“To keep ourselves physically active, my wife and I walk about 2 to 3 km daily in the morning, followed by mild exercises, including some cardio. As we don’t have children, we spend time together, whether it is eating, drinking tea, praying or watching television. This ensures that the bonding continues despite differences of opinion that arise between us as two different individuals. I meditate as soon as I get up in the morning, preferably in the Brahma muhurta, i.e. at 04:30 AM – if not daily, as and when my body permits. To keep my mind active, I browse articles related to my profession and advancement in the field. Also, I ensure to read at least one book at any point – the present is ‘Sapiens – A Brief History of Human Kind” by Yuval Noah Harari.’

I follow the three questions required for any human being to take up any activity in his life- WHAT, HOW and WHY.

The ‘What’ answers the activity that is to be taken up. The ‘How’ answers the requirement for that activity – it requires physical work, mental work, or travel. The ‘Why’ answers the purpose of the activity, which should be closely connected to the very purpose in an individual’s life – be it taking care of health, wealth, knowledge or connections. The ‘What’ is for the mind, the HOW is for the body, and the WHY is for the soul.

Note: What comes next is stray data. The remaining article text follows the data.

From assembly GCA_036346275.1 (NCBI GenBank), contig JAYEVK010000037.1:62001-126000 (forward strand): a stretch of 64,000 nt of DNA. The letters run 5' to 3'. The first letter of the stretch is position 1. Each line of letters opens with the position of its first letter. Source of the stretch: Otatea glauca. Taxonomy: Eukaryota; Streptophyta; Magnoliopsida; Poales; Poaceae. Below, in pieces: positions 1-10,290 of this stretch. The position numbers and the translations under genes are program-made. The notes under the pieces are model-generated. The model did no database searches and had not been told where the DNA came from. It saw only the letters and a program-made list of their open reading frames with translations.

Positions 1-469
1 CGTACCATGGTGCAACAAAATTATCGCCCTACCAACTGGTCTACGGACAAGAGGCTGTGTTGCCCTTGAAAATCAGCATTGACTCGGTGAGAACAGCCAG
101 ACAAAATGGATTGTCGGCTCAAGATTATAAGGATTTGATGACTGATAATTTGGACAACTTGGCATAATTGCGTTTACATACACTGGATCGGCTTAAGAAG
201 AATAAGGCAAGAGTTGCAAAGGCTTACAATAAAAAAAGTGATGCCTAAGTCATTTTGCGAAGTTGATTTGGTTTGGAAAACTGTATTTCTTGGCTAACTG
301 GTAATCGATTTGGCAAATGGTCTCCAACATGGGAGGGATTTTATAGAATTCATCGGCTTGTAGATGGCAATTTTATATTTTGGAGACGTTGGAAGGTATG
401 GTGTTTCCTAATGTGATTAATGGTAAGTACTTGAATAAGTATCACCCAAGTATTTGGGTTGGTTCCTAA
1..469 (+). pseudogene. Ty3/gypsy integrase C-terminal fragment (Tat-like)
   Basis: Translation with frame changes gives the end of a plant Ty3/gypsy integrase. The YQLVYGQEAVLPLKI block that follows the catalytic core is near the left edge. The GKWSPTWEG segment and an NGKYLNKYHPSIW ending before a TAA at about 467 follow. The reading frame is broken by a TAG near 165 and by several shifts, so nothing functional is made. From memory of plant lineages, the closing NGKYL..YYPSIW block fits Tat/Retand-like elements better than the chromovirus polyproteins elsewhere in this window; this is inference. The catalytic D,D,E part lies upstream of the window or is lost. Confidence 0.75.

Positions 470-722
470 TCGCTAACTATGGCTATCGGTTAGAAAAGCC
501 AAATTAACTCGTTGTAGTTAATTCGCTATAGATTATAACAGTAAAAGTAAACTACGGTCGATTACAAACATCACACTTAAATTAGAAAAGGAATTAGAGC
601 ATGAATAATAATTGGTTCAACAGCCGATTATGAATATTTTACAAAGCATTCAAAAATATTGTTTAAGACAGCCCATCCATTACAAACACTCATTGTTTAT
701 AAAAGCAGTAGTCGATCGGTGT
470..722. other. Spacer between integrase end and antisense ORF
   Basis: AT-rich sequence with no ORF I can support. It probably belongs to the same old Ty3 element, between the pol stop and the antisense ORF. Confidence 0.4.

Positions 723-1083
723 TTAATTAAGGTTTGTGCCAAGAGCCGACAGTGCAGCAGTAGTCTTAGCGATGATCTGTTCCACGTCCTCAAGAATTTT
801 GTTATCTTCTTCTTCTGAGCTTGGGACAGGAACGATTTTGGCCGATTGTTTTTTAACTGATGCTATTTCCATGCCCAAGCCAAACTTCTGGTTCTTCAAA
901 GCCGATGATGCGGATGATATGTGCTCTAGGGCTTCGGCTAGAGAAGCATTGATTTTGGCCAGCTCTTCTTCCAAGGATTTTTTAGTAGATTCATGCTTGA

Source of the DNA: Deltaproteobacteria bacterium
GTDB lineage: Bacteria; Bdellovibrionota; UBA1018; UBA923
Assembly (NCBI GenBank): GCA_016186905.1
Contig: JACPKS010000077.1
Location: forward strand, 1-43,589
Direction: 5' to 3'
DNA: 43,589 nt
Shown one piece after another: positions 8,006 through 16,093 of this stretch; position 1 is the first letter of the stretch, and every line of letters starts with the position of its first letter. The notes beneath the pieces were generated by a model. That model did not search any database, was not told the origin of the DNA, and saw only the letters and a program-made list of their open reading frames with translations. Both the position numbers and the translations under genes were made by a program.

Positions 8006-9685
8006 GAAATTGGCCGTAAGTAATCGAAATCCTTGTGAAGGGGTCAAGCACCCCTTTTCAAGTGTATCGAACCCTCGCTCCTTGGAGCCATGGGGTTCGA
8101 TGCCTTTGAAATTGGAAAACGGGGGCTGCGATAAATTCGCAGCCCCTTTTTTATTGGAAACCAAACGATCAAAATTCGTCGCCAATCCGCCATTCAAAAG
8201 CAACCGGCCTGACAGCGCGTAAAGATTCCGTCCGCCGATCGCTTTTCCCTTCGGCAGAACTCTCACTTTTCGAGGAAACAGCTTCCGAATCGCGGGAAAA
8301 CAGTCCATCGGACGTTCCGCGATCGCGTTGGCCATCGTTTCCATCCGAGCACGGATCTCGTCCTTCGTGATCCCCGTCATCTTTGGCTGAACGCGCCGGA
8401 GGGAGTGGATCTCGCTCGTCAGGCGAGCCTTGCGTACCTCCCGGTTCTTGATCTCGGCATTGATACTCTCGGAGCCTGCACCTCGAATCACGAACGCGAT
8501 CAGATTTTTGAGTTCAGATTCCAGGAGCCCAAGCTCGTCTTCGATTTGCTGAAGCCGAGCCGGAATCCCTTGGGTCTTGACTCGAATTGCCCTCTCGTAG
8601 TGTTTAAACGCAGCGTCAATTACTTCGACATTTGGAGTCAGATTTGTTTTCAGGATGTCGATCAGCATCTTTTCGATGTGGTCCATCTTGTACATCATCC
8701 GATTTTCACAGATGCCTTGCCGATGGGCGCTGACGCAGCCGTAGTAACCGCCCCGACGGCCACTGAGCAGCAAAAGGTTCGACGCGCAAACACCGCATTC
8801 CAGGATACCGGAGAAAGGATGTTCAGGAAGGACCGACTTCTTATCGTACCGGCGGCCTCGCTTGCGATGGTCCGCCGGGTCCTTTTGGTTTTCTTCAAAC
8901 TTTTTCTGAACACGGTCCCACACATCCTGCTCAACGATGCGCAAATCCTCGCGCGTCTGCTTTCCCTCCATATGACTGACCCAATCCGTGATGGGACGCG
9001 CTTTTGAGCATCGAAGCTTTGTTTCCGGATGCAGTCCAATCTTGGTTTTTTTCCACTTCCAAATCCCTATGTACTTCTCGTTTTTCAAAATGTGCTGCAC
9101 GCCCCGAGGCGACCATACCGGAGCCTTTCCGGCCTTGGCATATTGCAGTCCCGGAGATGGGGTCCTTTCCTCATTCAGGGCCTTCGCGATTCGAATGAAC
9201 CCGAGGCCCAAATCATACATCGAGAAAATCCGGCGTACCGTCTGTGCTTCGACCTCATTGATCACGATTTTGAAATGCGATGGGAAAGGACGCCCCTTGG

In every activity I pursue, I ensure that the above three questions are answered to my satisfaction, ensuring the purpose of my life.

The purpose of my life, I feel, is to live a healthy life, to help and be helpful to others, share the knowledge and experience I have acquired in my life and take leave when it is time to go with the satisfaction that I made my small contribution to make this world a slightly better place to live.”

Surekha Srinivasan

I'm an English Aptitude Trainer and a soft skill Trainer with TIME Institute.